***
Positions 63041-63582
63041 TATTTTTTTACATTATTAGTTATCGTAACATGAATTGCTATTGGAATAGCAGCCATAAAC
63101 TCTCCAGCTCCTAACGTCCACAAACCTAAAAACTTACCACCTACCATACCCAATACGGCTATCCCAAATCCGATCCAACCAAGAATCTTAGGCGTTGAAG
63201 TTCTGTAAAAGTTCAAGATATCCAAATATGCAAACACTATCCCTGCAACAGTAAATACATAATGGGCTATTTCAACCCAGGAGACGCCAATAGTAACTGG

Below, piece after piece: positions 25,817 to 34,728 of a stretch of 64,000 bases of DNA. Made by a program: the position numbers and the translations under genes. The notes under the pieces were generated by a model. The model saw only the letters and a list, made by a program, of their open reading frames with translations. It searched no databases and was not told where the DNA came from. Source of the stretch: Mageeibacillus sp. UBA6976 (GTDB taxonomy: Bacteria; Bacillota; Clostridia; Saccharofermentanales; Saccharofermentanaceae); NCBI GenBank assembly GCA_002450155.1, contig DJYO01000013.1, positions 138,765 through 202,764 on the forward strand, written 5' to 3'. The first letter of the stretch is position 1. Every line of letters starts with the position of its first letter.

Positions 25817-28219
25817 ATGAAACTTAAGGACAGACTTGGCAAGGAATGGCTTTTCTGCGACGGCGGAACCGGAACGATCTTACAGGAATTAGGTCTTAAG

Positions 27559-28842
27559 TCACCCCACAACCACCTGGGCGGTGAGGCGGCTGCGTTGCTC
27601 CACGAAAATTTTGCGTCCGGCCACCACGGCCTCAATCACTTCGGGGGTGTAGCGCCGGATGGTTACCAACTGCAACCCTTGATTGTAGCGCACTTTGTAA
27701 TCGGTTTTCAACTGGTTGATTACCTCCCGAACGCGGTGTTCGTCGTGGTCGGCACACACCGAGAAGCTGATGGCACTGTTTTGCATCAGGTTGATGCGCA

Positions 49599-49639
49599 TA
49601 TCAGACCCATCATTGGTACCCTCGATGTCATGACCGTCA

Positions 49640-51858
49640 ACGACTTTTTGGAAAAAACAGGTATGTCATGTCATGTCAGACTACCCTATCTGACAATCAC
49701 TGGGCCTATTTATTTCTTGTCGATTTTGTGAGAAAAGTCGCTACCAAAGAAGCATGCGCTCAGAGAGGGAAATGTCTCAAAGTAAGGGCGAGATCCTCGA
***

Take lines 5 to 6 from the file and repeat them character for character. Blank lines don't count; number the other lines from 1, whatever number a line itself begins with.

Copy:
Below, piece after piece: positions 25,817 to 34,728 of a stretch of 64,000 bases of DNA. Made by a program: the position numbers and the translations under genes. The notes under the pieces were generated by a model. The model saw only the letters and a list, made by a program, of their open reading frames with translations. It searched no databases and was not told where the DNA came from. Source of the stretch: Mageeibacillus sp. UBA6976 (GTDB taxonomy: Bacteria; Bacillota; Clostridia; Saccharofermentanales; Saccharofermentanaceae); NCBI GenBank assembly GCA_002450155.1, contig DJYO01000013.1, positions 138,765 through 202,764 on the forward strand, written 5' to 3'. The first letter of the stretch is position 1. Every line of letters starts with the position of its first letter.

Positions 25817-28219